I tend to remember all the good he did for our State and think of him with fondess.

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Joy,

ONLY out of repect for you and how I feel about you, will I say no more

It's okay joni, I know how you feel about it all. My heart goes out to her family as well and it was a terrible.

He helped out a family member when in bad health and I respect him for what he did for my family.

Good and bad in everyone. He's no different.

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I agree! RIP Mary Jo Kopechne. Ed Kennedy did some good in his older years but got by with a slap on the wrist when Mary Jo was killed. Sorry I just can't get all weepy about Ed's death.

He didn"t even try to save her, just his own sorry butt and he waited till he sobered up the next morning to even report it... Coward... There will be no resting in peace where he's going...

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It wasn't difficult for me to say goodbye to Ted Kennedy. Good riddance. Elder statesman, my ass. He left that girl to die in that car and went home. Had he not been a kennedy he would have served time and rightly so. Many forgot. I didn't.

^^^ Thanks for the slap in my face but of course you are entitled to your opinion of me. That's the way of the boards.

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Joyami...I did not know you were from MA also...I am from MA too and grew up in Hyannisport so Ted was my neighbor and I ran into him often...a friendly, gregarious and warm man...I have a severely handicapped sibling and Ted was an author of the ADA (Americans with Disabilities Act) legislation which enabled my sister to be considered a whole citizen...I too worked for Ted in the 1980 campaign for the Presidency...I see the bashers here and feel sad by that...As residents of MA we know that have lost a champion for those less fortunate..thank you Ted for your service to us residents of MA...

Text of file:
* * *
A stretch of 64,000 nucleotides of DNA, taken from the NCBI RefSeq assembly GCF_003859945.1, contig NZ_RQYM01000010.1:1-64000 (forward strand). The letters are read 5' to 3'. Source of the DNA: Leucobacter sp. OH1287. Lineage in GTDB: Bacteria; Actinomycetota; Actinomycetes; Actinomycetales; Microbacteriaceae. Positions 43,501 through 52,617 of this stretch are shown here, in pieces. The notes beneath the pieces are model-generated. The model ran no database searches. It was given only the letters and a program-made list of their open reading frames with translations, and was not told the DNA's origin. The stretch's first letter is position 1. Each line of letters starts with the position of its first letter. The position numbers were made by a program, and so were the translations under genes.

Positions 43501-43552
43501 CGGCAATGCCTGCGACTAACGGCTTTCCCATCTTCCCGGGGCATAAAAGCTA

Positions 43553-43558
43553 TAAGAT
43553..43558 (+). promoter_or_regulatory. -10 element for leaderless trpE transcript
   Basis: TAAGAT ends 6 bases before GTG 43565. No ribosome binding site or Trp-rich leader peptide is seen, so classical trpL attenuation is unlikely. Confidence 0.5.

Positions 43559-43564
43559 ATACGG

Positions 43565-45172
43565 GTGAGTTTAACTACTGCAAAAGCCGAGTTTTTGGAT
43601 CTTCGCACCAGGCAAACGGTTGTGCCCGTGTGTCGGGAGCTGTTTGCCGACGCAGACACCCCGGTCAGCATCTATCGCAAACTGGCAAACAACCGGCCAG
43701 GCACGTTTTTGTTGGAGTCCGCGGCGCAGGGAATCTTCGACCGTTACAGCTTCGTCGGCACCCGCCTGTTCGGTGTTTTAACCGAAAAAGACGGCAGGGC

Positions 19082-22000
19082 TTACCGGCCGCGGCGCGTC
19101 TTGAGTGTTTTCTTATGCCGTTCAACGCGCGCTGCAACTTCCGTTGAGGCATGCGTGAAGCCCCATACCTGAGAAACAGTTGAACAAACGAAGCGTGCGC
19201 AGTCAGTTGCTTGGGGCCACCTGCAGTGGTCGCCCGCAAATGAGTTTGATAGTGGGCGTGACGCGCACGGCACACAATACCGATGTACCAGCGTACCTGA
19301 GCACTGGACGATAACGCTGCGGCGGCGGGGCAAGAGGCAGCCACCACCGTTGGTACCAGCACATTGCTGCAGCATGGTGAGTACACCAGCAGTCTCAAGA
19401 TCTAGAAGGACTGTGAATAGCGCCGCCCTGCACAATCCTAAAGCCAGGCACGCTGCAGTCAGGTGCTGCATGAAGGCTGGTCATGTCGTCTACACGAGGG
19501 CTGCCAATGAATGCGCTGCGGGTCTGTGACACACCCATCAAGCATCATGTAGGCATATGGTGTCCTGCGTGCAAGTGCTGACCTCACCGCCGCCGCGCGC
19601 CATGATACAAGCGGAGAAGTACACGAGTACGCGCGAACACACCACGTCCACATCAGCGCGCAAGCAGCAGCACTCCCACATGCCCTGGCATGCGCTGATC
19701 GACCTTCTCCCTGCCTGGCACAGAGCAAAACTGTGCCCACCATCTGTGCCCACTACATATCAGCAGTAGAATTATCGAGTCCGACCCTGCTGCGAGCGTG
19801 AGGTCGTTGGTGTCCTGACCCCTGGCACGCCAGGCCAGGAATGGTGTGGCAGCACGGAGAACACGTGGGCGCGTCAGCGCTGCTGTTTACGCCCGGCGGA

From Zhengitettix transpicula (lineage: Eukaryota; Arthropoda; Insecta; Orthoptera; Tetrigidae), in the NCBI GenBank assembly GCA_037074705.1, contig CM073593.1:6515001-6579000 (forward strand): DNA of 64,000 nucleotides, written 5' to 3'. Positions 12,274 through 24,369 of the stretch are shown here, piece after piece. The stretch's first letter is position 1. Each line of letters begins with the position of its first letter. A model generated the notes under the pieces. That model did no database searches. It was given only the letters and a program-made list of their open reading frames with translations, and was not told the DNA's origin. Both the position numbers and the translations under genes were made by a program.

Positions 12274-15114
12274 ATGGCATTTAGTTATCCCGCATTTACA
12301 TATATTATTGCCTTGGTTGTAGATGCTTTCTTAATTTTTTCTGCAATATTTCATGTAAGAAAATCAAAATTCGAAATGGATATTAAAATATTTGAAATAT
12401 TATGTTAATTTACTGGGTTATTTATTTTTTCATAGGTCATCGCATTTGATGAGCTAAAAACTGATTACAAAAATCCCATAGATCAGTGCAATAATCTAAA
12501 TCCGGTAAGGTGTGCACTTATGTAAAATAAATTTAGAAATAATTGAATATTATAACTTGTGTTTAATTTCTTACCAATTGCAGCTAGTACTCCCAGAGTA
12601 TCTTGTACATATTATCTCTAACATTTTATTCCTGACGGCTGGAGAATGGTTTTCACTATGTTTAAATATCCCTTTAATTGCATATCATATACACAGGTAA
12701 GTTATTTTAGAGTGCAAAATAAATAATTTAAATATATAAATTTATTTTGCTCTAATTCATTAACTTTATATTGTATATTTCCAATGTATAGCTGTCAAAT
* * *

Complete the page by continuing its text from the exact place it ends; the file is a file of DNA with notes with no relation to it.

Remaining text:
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Joy and Jolie - Even though I'm not from Mass., I always knew that there was someone who would hear my concerns when the senators from my own state turned a deaf ear, and that was Senator Kennedy. I will miss his presence in the Senate and in the world. It's sad that there are those who still judge him ONLY for what happened a long time ago, and completely disregard the thousands of bills he sponsored, the landmark legislation in civil rights and disability rights that he had a huge hand in, and all the good works he has done the past 47 years. Not to mention being a father figure to JFK and RFK's kids. I think the respect for him as a statesman and a man were evident by the services conducted in his honor this weekend. As I said before, may he rest in peace, and he will be missed.

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^^^ :offtopic: ^^^

Saw on the news this morning that 100's of people were lined up to visit the grave site in Arlington. I was able to go there a few years ago and the Kennedy graves are located in a very beautiful spot in the cemetery. Overall, Arlington is a bit of a mystical place anyway.